Politicians in Pakistan agree on little these days. In a country where partisan rivalry runs high, and regional and religious politics compound deep sectarian and ethnic differences, divisiveness is a constant.
However, in the last two weeks I have seen consensus around at least one issue: the need to address civilian losses from armed conflict and terrorism in Pakistan.
Over the past year, my organization CIVIC has been working here in Pakistan to document and publicize the losses suffered by civilians as a result of a range of conflict-related violence--from terrorist bombings to military operations and US drone strikes. The scale of the problem is massive. Our research indicates there are more civilian casualties in Pakistan than in Afghanistan. In 2010, it is estimated over 9,000 civilians were injured or killed in conflict-related violence.
We have taken our findings to the Pakistani government, US officials and the international community to push for compensation and other forms of assistance for victims. Encouragingly, the Pakistani government has committed itself to making amends by creating programs to compensate victims for their losses -- yet deficiencies and gaps mean many are left without help.
This month, in cooperation with the Open Society Institute (OSI) and the Pakistani civil society group Institute for Social and Policy Sciences (I-SAPS), I have been participating in consultations with government ministers and civil society organizations across the country to discuss reforming victim compensation in Pakistan.
Sober reminders of the conflict pervaded these consultations. In Punjab, the meeting was interrupted by the shocking announcement that the governor had just been assassinated. Just yesterday, as we met with government ministers in Peshawar, capital of Pakistan's hardest-hit province, attacks on Shia processions in Karachi and Lahore killed at least 13 people and injured many more. Personal tragedies also loomed in the background. The chairperson of our discussion in Peshawar, Information Minister Mian Iftikhar Hussain, lost his son last July when he was assassinated by militants. Mercilessly, as the family received mourners two days later, a suicide bomber struck the Minister's house, killing seven more.
Well aware of the terrible human toll of the conflict, government officials have mostly agreed on the need for reform of compensation mechanisms, as CIVIC and others have been pressing for.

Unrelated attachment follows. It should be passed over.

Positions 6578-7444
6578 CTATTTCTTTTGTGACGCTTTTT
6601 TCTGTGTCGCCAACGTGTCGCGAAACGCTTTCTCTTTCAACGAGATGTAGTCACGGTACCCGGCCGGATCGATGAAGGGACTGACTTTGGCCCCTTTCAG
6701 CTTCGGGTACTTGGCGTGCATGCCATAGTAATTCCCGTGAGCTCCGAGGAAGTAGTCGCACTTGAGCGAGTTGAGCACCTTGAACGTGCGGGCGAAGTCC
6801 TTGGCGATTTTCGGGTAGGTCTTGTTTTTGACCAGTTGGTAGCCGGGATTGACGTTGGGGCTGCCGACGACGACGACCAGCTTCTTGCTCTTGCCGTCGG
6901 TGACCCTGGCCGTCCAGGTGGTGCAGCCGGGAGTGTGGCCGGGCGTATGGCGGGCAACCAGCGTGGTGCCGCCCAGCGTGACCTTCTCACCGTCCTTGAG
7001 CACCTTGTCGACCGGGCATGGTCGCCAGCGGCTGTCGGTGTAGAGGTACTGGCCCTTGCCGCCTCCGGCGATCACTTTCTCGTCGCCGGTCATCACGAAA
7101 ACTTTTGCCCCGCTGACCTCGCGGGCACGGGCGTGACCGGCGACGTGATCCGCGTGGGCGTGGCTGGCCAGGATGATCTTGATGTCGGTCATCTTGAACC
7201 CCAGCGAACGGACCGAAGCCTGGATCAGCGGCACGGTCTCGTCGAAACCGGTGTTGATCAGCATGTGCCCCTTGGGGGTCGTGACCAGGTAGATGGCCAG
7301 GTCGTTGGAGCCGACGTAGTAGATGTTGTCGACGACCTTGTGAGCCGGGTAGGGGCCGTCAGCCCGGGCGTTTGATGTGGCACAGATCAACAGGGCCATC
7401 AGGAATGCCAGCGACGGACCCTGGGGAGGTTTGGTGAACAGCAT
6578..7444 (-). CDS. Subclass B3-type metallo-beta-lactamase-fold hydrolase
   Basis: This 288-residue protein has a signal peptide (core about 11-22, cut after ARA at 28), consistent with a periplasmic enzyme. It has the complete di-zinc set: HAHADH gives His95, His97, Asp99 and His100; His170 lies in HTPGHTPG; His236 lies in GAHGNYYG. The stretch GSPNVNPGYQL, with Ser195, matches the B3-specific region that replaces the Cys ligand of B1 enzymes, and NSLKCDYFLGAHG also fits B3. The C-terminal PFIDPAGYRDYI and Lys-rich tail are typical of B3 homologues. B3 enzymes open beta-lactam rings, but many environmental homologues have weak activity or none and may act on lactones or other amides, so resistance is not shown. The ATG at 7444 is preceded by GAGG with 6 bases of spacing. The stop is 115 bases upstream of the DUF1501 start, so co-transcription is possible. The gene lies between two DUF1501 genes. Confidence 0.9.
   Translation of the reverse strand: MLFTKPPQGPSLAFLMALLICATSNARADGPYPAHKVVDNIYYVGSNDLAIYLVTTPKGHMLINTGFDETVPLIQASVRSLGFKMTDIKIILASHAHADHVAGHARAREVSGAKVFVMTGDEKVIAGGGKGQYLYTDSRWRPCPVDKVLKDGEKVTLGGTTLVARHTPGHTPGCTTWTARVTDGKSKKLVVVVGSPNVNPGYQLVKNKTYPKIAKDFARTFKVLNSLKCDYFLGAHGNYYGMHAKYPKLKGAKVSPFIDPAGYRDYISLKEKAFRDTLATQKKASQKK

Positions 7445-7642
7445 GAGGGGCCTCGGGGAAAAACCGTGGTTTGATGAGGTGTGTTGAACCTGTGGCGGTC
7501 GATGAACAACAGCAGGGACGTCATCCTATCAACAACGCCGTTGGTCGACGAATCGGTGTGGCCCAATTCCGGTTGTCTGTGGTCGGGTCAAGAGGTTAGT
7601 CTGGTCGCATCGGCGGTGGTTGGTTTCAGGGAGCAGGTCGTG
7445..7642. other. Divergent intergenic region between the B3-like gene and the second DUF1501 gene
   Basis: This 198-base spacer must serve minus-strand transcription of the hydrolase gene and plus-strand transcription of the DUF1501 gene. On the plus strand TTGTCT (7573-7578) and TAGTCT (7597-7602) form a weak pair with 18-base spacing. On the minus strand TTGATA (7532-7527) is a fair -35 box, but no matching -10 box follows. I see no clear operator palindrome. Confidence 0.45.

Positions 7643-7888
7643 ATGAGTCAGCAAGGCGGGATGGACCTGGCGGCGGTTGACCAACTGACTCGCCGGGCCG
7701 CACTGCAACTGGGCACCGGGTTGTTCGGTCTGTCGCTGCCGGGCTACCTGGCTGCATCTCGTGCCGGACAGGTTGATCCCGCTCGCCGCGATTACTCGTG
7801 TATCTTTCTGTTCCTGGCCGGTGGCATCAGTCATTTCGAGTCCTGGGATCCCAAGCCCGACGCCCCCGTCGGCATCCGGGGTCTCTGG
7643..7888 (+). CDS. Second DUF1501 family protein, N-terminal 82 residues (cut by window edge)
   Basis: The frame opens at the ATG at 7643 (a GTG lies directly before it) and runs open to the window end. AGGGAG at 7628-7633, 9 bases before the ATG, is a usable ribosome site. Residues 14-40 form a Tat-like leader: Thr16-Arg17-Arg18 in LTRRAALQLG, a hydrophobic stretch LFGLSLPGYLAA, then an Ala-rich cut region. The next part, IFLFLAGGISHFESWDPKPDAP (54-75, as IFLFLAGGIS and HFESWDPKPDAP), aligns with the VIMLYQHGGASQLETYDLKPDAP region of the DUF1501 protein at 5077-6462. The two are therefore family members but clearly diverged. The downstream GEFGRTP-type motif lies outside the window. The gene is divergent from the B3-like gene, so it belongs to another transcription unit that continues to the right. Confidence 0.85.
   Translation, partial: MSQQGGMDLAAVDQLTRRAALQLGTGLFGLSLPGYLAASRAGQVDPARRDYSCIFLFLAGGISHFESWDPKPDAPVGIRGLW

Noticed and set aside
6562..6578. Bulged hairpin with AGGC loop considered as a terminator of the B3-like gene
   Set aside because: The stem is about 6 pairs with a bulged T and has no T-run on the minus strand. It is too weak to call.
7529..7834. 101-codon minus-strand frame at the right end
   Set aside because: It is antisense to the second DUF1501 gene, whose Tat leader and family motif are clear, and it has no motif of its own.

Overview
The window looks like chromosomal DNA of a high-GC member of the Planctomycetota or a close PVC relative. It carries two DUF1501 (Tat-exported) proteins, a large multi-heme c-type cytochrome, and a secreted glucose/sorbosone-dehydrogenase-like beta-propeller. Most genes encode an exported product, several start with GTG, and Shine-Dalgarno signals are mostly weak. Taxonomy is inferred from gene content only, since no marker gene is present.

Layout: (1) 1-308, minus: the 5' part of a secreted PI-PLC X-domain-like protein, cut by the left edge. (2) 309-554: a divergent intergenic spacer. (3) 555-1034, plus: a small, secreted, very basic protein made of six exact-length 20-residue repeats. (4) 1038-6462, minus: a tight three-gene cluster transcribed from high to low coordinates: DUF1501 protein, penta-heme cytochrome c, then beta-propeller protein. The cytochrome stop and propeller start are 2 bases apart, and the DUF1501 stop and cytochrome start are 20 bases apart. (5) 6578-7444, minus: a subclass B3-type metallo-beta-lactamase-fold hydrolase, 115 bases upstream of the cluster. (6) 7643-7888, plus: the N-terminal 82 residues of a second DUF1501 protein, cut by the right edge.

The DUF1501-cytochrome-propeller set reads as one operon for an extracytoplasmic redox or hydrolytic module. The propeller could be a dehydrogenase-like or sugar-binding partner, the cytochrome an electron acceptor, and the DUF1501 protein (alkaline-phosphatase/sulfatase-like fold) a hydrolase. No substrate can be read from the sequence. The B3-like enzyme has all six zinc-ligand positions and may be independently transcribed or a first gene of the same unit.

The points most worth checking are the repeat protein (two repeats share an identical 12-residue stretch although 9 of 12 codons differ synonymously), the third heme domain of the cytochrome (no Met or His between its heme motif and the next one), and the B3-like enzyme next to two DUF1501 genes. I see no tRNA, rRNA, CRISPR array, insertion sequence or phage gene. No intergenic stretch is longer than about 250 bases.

For Pakistani victims, such reforms are urgently needed. Current compensation policies and practices are ad hoc -- resulting in inconsistent compensation amounts, long delays, and an opaque and often politicized process. Many victims also lack access to compensation, including victims of drone strikes, internally displaced persons, victims from the Federally Administered Tribal Areas (FATA), and vulnerable groups such as women and children.
For many victims, compensation is not just about money -- it is about the government recognizing their suffering and expressing sorrow and regret. In this way, efficient and effective compensation mechanisms not only provide victims with meaningful help, but also help dignify their losses. In my interviews across Pakistan, I found that in the eyes of war victims and the Pakistani public, such efforts greatly enhance the legitimacy of the Pakistani state.
There are significant challenges, to be sure. Identifying and verifying victims, especially in insecure environments such as FATA and KP, is undeniably difficult. Serious financial constraints also confront provincial and national governments already burdened by insecurity, underdevelopment, and relief and reconstruction needs following last year's devastating floods.
Pakistani politicians also rightly point out the need for the international community, particularly the US, to support compensation initiatives. Both moral responsibility and strategic interest clearly counsel helping the Pakistani government to provide direct, timely assistance to civilian victims of the conflict.
But the need for international assistance should not distract the Pakistani government from implementing reforms and improving their own, existing compensation programs. Adopting legislation, stream-lining and standardizing the process and properly informing victims are straight-forward, unilateral measures that could dramatically help get assistance to those who need it. Moreover, such efforts would ensure transparency and accountability -- both critical in order for the US and other international partners to directly finance such programs.
Reminders of the conflict's toll are everywhere in Pakistan. Peering through the window of our conference room in Peshawar yesterday, we could see where a 2009 bombing had leveled an entire wing of the hotel. After our meeting, numerous participants approached me to discuss their own experiences and losses. The reality is that Pakistani government officials and civil society members know all too well the devastating losses civilians suffer from the conflict.
Consensus is not typical in this divided country. But hopefully the common scourge of conflict, terrorism, and militancy can provide a foundation for common action -- and the political and popular will to recognize and address the losses of those who suffer most.